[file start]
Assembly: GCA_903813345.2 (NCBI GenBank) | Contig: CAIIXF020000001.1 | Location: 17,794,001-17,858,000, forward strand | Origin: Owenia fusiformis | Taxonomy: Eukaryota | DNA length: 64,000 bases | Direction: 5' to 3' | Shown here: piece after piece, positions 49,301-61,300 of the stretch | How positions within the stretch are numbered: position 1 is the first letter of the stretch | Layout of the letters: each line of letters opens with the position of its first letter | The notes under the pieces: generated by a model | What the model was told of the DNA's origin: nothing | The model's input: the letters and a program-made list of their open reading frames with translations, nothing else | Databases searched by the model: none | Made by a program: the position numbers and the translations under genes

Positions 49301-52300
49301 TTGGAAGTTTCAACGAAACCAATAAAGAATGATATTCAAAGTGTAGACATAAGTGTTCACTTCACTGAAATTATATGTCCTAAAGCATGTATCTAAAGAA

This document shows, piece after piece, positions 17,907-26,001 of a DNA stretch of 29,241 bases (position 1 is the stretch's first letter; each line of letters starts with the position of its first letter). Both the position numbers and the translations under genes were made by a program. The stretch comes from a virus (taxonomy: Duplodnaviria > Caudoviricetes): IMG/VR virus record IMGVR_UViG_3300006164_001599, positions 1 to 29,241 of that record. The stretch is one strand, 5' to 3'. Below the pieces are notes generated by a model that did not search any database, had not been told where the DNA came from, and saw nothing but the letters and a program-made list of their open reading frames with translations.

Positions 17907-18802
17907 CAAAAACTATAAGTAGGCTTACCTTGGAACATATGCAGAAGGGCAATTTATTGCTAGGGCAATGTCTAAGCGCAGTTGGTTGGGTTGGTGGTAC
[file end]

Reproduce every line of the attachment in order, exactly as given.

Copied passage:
Assembly: GCA_903813345.2 (NCBI GenBank) | Contig: CAIIXF020000001.1 | Location: 17,794,001-17,858,000, forward strand | Origin: Owenia fusiformis | Taxonomy: Eukaryota | DNA length: 64,000 bases | Direction: 5' to 3' | Shown here: piece after piece, positions 49,301-61,300 of the stretch | How positions within the stretch are numbered: position 1 is the first letter of the stretch | Layout of the letters: each line of letters opens with the position of its first letter | The notes under the pieces: generated by a model | What the model was told of the DNA's origin: nothing | The model's input: the letters and a program-made list of their open reading frames with translations, nothing else | Databases searched by the model: none | Made by a program: the position numbers and the translations under genes

Positions 49301-52300
49301 TTGGAAGTTTCAACGAAACCAATAAAGAATGATATTCAAAGTGTAGACATAAGTGTTCACTTCACTGAAATTATATGTCCTAAAGCATGTATCTAAAGAA

This document shows, piece after piece, positions 17,907-26,001 of a DNA stretch of 29,241 bases (position 1 is the stretch's first letter; each line of letters starts with the position of its first letter). Both the position numbers and the translations under genes were made by a program. The stretch comes from a virus (taxonomy: Duplodnaviria > Caudoviricetes): IMG/VR virus record IMGVR_UViG_3300006164_001599, positions 1 to 29,241 of that record. The stretch is one strand, 5' to 3'. Below the pieces are notes generated by a model that did not search any database, had not been told where the DNA came from, and saw nothing but the letters and a program-made list of their open reading frames with translations.

Positions 17907-18802
17907 CAAAAACTATAAGTAGGCTTACCTTGGAACATATGCAGAAGGGCAATTTATTGCTAGGGCAATGTCTAAGCGCAGTTGGTTGGGTTGGTGGTAC